The fourth installment of PDG’s old-school dungeon Purple Mountain is 38 pages long, 1 page front cover, 1 page editorial, 2 pages of SRD, leaving us with 34 pages of content, so let’s take a look!
This being an adventure-module, the following contains SPOILERS. Potential players may wish to jump to the conclusion.
Still here? All right! Level 4 of Purple Mountain is a hostile environment – but unlike any fire-level you’d expect. Yes, there is magma. There are efreets and magma elementals (with class levels and archetypes!) – but the level has a massive catch that immediately stands out among comparable fire-themed dungeons: As soon as the PCs enter the level, they’ll get an invitation (also as a player’s handout!) that invites them to a kind of ceremony/game – throughout the level, scrying disks are located at numerous locations that serve as a focus for the elemental audience to survey PC-progress – and the progress of the other combatants that scour the dungeon’s level, actively hunting for the PCs: Think of it as a kind of extraplanar reality TV-show akin to Running Man, intended to choose a second in command for the elemental warlord Scorcher. And yes, the monster-choice is rather interesting and not limited to the standard elemental creatures you’d expect.
What really rocks, though, is that apart from a significant amount of different comments to spring on the PCs (or give warnings to them or their foes!), terrain-peculiarities abound and should make sure that interesting areas add their spice to your battles. Most of the level requires care while navigating and if you stop, you risk slowly sinking into magma, taking increasingly painful amounts of damage – two thumbs up for the great execution there!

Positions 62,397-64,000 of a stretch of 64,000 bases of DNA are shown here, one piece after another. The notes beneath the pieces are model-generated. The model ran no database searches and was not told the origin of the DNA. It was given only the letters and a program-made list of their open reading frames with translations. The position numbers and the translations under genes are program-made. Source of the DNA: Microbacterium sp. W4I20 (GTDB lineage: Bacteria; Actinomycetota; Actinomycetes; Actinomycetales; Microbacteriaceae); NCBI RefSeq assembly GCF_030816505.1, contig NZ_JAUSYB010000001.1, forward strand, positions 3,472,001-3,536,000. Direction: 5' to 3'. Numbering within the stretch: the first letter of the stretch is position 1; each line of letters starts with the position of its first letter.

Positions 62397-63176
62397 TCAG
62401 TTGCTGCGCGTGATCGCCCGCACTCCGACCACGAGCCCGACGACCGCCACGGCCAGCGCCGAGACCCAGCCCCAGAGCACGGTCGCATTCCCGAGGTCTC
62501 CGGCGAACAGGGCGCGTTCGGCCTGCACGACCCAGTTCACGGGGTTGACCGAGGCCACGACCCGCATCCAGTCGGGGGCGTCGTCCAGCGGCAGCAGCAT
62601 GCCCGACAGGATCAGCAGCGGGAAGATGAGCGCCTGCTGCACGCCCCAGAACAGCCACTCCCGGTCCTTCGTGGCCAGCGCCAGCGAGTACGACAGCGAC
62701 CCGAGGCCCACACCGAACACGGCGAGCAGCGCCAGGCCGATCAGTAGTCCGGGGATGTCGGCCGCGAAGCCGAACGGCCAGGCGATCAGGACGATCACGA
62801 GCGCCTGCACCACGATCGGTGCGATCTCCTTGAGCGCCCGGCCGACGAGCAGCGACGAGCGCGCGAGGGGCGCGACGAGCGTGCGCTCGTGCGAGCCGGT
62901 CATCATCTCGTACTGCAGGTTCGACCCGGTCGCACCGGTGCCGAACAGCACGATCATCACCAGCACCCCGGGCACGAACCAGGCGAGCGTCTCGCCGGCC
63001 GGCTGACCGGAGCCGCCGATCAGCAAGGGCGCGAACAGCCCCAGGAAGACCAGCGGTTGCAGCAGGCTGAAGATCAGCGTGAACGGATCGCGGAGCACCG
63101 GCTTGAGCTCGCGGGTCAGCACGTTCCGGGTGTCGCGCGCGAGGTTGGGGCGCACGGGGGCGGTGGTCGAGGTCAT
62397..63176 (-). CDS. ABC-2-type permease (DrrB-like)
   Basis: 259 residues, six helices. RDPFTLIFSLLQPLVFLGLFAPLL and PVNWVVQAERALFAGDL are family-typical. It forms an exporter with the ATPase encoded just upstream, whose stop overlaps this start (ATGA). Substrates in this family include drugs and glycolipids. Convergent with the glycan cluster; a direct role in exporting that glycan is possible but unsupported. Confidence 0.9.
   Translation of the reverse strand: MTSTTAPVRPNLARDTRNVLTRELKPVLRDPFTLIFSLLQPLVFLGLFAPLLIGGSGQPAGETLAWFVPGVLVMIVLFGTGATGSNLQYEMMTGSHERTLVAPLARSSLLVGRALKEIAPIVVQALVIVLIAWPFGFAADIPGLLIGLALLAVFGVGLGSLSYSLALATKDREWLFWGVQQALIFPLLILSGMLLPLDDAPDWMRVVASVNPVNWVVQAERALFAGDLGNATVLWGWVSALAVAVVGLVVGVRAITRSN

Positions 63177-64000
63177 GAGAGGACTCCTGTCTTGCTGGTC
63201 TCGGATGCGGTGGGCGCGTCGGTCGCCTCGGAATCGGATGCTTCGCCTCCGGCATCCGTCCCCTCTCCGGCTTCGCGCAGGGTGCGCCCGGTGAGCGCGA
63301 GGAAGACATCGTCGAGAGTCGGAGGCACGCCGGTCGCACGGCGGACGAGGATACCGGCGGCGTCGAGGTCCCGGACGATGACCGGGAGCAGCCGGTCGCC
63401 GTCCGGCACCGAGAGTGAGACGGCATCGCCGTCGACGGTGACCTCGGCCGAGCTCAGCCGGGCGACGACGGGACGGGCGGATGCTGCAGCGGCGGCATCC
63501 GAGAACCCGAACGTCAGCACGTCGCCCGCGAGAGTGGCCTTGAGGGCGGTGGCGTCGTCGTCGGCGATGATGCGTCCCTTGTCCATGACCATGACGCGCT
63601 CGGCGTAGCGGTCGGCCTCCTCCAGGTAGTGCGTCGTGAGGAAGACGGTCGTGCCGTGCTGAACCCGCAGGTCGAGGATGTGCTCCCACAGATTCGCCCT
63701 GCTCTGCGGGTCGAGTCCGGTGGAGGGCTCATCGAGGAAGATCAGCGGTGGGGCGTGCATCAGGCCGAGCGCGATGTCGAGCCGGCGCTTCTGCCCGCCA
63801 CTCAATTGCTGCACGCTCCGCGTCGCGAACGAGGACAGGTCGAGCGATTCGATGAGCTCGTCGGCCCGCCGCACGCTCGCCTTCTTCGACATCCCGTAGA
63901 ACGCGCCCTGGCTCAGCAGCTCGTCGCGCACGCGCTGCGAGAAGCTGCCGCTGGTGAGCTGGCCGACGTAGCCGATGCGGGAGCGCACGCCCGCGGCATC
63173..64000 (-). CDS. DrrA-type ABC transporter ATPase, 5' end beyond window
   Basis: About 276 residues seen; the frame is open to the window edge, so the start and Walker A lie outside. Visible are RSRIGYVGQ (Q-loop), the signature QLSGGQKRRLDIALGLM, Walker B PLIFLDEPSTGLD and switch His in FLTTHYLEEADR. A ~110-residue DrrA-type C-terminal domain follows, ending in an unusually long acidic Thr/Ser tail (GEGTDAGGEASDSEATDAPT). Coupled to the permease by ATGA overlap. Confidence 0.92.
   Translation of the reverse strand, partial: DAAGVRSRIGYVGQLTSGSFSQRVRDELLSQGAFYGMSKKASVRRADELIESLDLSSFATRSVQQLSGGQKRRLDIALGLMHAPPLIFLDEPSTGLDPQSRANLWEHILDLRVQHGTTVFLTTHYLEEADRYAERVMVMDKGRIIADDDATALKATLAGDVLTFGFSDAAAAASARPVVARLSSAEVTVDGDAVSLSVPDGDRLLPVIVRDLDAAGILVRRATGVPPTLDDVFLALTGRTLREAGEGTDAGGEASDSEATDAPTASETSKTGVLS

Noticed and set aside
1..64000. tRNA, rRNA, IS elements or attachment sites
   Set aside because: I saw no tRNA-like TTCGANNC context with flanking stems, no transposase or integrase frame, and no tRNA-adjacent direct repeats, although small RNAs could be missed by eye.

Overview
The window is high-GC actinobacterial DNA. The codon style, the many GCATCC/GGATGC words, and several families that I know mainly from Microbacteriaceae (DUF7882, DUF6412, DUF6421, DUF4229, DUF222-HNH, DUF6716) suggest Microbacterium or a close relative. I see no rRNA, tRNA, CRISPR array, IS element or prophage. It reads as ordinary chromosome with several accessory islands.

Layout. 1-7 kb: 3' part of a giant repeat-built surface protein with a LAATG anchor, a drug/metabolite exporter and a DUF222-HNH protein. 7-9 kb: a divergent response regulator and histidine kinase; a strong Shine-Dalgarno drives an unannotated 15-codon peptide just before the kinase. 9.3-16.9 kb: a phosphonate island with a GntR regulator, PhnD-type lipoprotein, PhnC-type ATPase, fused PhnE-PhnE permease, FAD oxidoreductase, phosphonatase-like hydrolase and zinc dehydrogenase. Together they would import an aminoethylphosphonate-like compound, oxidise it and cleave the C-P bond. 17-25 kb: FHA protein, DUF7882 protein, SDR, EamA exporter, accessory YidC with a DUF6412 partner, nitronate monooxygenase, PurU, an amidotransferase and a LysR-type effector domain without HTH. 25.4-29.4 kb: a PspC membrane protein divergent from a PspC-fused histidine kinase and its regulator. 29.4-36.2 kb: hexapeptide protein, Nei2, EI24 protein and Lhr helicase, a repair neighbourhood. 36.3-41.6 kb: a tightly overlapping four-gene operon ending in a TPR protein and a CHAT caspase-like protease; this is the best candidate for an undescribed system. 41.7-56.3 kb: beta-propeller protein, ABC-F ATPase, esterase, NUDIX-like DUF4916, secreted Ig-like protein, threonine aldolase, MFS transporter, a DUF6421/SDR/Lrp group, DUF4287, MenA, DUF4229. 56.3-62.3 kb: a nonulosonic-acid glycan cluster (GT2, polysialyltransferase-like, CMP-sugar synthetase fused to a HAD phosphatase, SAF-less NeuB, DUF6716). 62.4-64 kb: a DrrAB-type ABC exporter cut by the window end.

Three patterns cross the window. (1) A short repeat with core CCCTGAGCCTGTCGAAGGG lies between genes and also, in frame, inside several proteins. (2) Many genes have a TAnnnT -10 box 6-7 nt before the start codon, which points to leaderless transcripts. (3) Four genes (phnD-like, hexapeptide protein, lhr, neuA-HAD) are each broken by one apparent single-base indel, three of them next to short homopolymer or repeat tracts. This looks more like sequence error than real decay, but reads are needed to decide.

Unlike regular dungeons, stealthily taking the dungeon room by room is hard to pull off, with scrying disks making resting VERY difficult and announcers, at the DM’s discretion, ratting out both the PCs and their foes, resulting in a surprisingly action-packed, intriguing set-up for the level – one that will actually feel distinct and different! Speaking of which, just to give you an example – what about a magma elemental martial artist monk, ever seen something like that before? Yeah, that’s exactly what I meant with “interesting builds”! We also get a neat new monster, the firewisp, and collected stats of all the monsters.
The appendices feature 7 uncommon spells, a write-up of elemental lords, a full write up of the religion of elemental god Drothos, the Magma Exarch and neat tables that display all the treasure to be found and all the XP to be gotten on the level, as well as a player friendly version of the map and high-res jpgs with and without labels for use with VTTs.
Editing and formatting are top-notch, I didn’t notice any glitches. Layout adheres to PDG’s relatively printer-friendly 2-column standard and the full color original pieces of artworks are surprisingly well-made – neat indeed! Furthermore, the pdf comes fully bookmarked and the cartography is nice, though nothing too special What’s cool is the d20pfrsd.com-hyperlinking – the good kind, mind you – the one that only hyperlinks the relevant rules instead of each mentioning of a given word. two thumbs up!
Surprise. Honestly – I read “Magmadome” and thought “lame fire-level”. Oh boy was I wrong. Beyond smart and intriguing terrain-features, this level’s basic idea is unique, cool and will make the level feel VERY unique, offering a superb means for the DM to make his players feel like gladiators and easily keep up the pressure – or take it off them. The set-up as well as the relatively cool builds for the foes, the nice traps and overall concise feeling of the level are what ultimately sells this to me – where level 3 was a panoply of interesting cultures and practices, this one is fast, furious and definitely an action-packed experience – Authors Ken Austin and David Pryzbyla did an awesome job well worth 5 stars +s seal of approval – Purple Mountain is shaping up to one awesome mega-dungeon!